The Dacian language was an Indo-European language spoken by the ancient Dacians. It may have been the first language to influence the Latin spoken in Dacia, but there is very little knowledge about it. About 300 words found only in Romanian (in all dialects) or with a cognate in the Albanian language may be inherited from Dacian, many of them being related to pastoral life (for example: balaur=dragon; brânza=cheese; mal=shore; see: Eastern Romance substratum). Some linguists have asserted that Albanians are Dacians who were not Romanized, and migrated south.
A different view is that these non-Latin words (many with Albanian cognates) are not necessarily Dacian, but rather were brought into the territory that is modern Romania by Romance-speaking shepherds migrating north from Albania, Serbia, and northern Greece who became the Romanian people. However, the Eastern Romance substratum appears to have been a satem language, while the Paleo-Balkan languages spoken in Northern Greece (Ancient Macedonian language) and Albania (Illyrian language) were most likely centum languages.
The general view is that Dacian was a satem language, as was Thracian. Dacian was either close to the neighboring Albanian or Balto-Slavic branches of Indo-European, or a member of a distinct branch.
While most parts of the Romanian grammar and morphology are based on Vulgar Latin, there are however some features that are shared only with other languages of the Balkans and cannot be found in other Romance languages.
The languages of this sprachbund belong to distinct branches of the Indo-European languages: Bulgarian and Albanian, and in some cases Greek and Serbian.
Among the shared features, there are the postponed definite article, the syncretism of genitive and dative cases, the formation of the future and perfect tenses, as well as the avoidance of infinitive.
The Slavic influence was first due to the migration of Slavic tribes, which traversed the territory of today's Romania during the formation of the language. It is interesting to note that Slavs were assimilated north of Danube, whereas they almost completely assimilated the Romanized population (Vlachs) living south of Danube. An important part of this population was still Vlach in the 10th century, only to fade away along with Vlach political power. For more information about this, see Aromanian and Megleno-Romanian.
Slavic influence continued during the Middle Ages, mainly due to the fact that Church Slavonic was the main liturgical language until the 18th century. The other surrounding languages (all Slavic, with the exception of Hungarian) also influenced Romanian.
Up to 20% of the vocabulary is of Slavic origin, including words such as: a iubi=to love; glas=voice; nevoie=need; prieten=friend; However, many Slavic words are archaisms and it is estimated that only 10% of the words in modern Romanian are Slavic.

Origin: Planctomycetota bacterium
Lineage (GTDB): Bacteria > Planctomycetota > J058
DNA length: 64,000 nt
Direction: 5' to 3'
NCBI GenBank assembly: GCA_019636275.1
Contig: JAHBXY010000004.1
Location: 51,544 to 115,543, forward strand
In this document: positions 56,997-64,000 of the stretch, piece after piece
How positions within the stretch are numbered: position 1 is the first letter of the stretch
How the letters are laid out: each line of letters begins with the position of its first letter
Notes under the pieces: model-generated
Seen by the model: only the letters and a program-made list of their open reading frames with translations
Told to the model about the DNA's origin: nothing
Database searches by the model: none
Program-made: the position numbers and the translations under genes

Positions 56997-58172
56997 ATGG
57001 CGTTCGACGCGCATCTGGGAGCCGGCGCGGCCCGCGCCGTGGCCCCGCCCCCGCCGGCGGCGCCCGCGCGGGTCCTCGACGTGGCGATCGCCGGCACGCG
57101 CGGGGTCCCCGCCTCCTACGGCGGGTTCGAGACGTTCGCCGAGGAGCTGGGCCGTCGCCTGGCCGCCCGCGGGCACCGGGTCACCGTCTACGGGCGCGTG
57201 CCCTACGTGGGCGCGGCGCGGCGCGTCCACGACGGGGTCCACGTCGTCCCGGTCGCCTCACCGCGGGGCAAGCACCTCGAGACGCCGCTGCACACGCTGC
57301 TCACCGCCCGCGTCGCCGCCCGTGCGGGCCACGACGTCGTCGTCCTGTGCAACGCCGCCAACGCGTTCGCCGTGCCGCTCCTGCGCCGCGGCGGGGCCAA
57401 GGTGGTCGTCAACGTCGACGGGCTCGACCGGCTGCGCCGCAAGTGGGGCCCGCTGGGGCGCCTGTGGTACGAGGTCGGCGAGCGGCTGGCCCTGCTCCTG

There are some Slavonic influences, both on the phonetic level and on the lexical level—for example Romanian took the Slavonic da for yes.
Even before the 19th century, Romanian came in contact with several other languages. Notable among these are:
~ Greek (for example: folos < ófelos = use; buzunar <
buzunára = pocket; proaspat < prósfatos = fresh)
~ Hungarian (for example: oras < város = town; a cheltui < költeni = to spend; a fagadui < fogadni = to promise)
~ Turkish (for example: cafea < kahve = coffee; cutie < kutu =box; papuc < papuç = slipper)
~ German (for example: cartof < Kartoffel = potato; bere < Bier = beer; surub < Schraube = screw)
Since the 19th century, many modern words were borrowed from the other Romance languages, especially from French and Italian (for example: birou < bureau = desk, office; avion = airplane; exploata = exploit, etc). It was estimated that about 38% of the number of words in Romanian are of French or Italian origin and adding this to the words that were inherited from Latin, it makes about 75-85% of the Romanian words that can be traced to Latin.
Some Latin words have entered Romanian twice, first as part of its core or popular vocabulary and a second time as a more literary international borrowing. Typically, the popular word is a noun and the borrowed word an adjective:
~ brother: frate / fratern
~ finger: deget / digital
~ water: apa / acvatic
~ cold: frig / frigid
~ eye: ochi / ocular
Recently, an increasing number of English words have been borrowed (such as: gem < jam; interviu < interview; meci < match; manager < manager). These words are assigned grammatical gender in Romanian and handled according to Romanian rules; thus "the manager" is managerul.